ATLANTA – Bless Steve Sands’ heart and his magic Sharpie, but Sunday at East Lake will not be about math.
It never is. Truth is it can’t be.
“You don’t really know what’s going on because there are so many variables,” said Matt Kuchar, who should know. He’s arrived at East Lake, a home game for the Georgia Tech alum, the last two years with all manner of mathematical possibilities.
It’s not that Tour types don’t care about the FedEx Cup, as if 10 million reasons to pine for something wasn’t enough, as much as it is an inability to comprehend what needs to be done. Those computations are best left to MIT grads and super computers.
In one breath Rory McIlroy, your projected points leader and one of four players within three strokes of the lead, gushed – “It’s probably going to be one of the most exciting Sundays of the year.”
In the next beat he put the season-long scramble in context – “This is nothing compared to going into the final round of a major with the lead.”
The projections are so arcane that last year’s champion Bill Haas asked during the 2011 awards ceremony why both trophies, the Tour Championship crystal and FedEx Cup silver, were awaiting him, unaware his playoff victory over Hunter Mahan had delivered both chalices.
On Sunday at the Tour Championship it will be the talking heads and Tour tacticians who will feverishly dissect the litany of scenarios, not the players. In their defense good golf and endless deliberations are very much mutually exclusive.
In short form the possibilities are rather straightforward. If McIlroy, Tiger Woods or Brandt Snedeker – who are all inside the top 10 through 54 – win the Tour Championship, the cup and cash are theirs.
Anything beyond that is long division.
Consider that for Justin Rose, who is tied with Snedeker for the lead at 8 under par, to win the cup McIlroy must finish worse than 15th, Woods must be outside the top five, Snedeker in a three-way tie for second or worse and Phil Mickelson needs to be no better than a tie for third . . . stop me when it hurts.
By comparison the BCS formula of yesteryear was coloring by numbers.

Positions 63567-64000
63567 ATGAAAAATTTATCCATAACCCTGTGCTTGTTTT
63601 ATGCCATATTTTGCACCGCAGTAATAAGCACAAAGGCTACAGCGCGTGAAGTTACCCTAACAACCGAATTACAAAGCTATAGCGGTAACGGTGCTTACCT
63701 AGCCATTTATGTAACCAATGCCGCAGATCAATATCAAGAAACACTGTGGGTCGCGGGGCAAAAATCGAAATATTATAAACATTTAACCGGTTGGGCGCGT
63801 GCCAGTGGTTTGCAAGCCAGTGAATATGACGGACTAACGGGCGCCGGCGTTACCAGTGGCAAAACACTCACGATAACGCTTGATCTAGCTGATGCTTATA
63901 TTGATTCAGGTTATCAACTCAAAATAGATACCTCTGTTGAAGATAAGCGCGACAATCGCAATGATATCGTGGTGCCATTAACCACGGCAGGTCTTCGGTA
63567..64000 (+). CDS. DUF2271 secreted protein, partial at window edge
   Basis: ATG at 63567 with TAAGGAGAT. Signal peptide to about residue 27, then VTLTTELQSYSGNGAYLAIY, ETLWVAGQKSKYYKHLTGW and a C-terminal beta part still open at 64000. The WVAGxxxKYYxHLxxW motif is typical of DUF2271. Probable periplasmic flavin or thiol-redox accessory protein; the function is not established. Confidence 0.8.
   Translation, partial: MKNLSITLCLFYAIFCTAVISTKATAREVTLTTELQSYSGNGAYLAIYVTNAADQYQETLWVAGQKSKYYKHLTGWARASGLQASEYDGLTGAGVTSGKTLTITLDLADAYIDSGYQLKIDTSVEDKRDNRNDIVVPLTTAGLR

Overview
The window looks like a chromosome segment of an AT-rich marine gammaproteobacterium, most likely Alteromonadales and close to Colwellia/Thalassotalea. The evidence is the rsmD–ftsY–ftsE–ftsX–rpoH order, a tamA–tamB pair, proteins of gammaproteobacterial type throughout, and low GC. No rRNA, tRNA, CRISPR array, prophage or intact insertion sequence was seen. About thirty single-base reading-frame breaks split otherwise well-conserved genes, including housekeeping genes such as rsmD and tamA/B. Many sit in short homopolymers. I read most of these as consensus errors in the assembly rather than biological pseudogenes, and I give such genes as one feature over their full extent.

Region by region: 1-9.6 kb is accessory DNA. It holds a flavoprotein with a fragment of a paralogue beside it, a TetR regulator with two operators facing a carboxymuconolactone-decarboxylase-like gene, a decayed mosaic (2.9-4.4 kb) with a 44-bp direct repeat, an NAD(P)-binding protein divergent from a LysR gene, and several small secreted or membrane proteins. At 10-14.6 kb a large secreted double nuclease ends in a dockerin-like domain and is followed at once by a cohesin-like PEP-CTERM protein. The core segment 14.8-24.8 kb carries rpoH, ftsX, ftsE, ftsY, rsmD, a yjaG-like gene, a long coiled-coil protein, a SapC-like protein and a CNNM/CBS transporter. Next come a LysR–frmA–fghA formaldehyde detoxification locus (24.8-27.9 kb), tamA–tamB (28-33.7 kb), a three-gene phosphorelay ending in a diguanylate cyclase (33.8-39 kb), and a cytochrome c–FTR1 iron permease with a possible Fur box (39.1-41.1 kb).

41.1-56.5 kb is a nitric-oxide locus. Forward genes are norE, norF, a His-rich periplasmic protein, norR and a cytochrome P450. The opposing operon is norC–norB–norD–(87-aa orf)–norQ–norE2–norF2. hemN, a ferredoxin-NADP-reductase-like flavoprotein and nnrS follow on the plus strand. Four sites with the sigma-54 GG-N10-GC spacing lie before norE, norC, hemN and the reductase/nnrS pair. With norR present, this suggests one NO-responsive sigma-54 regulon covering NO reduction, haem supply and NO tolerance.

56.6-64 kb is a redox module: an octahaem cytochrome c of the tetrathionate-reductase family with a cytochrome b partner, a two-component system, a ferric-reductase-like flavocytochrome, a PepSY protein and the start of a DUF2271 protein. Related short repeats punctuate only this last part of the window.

“All the money and awards come from winning championships,” Woods said simply. The only two-time winner of the $10 million lottery ticket speaks from experience, which would explain what could only be called a rebound round on a gusty Saturday.
It was 67 the hard way for Woods, plenty of missed greens and missed opportunities but when he signed his card he found himself wedged center stage. And that’s the beauty of golf’s faux postseason.
All the projections in Ponte Vedra Beach, Fla., add up to one truth – the playoffs have again delivered interest where before there was none. The confounding calculations mean little to those who crisscrossed East Lake on Saturday. All that mattered to the masses was that the game’s top players are participating in meaningful golf past Labor Day.
Beyond the math the general ideas were simple enough. McIlroy wins and he wraps up the Player of the Year trophy and further solidifies his spot as the new top dog, not to mention adding an extra level of intrigue to next week’s Ryder Cup.
Woods wins and he matches McIlroy’s haul of four Tour titles and wrests the Player of the Year voting out of foregone-conclusion territory, not to mention sending an unmistakable message to Greg Norman, who opined earlier this week that the former world No. 1 was “intimidated” by the current world No. 1 (McIlroy).
For Rose it’s another high-profile bottlecap on a burgeoning resume, and a Snedeker victory would be a fitting exclamation point after an injury-riddled few seasons as well as an emotional tribute to Tucker Anderson, the son of Snedeker’s longtime swing coach, who is recovering in an Atlanta-area hospital following a near-fatal car crash two weeks ago.
In fact, it was Snedeker who admitted that all of the potential Sunday scenarios would likely lead to a “restless night.”
Not to mention the possibility of a possible preview to a potential uber-match between Woods and McIlroy next Sunday at Medinah.
Or a sudden-death playoff, for the Tour Championship or FedEx Cup – yes, it can happen with the likes of Jim Furyk, the 2010 FedEx champion who rinsed his tee shot on No. 17 on Saturday for a triple bogey to fall out of the lead, still looming just three strokes back.
Straightforward, uncontrived, uncalculated drama that is usually the domain of majors and Ryder Cups, not limited-field gatherings in the early fall. It’s all there: no math, just meaningful golf.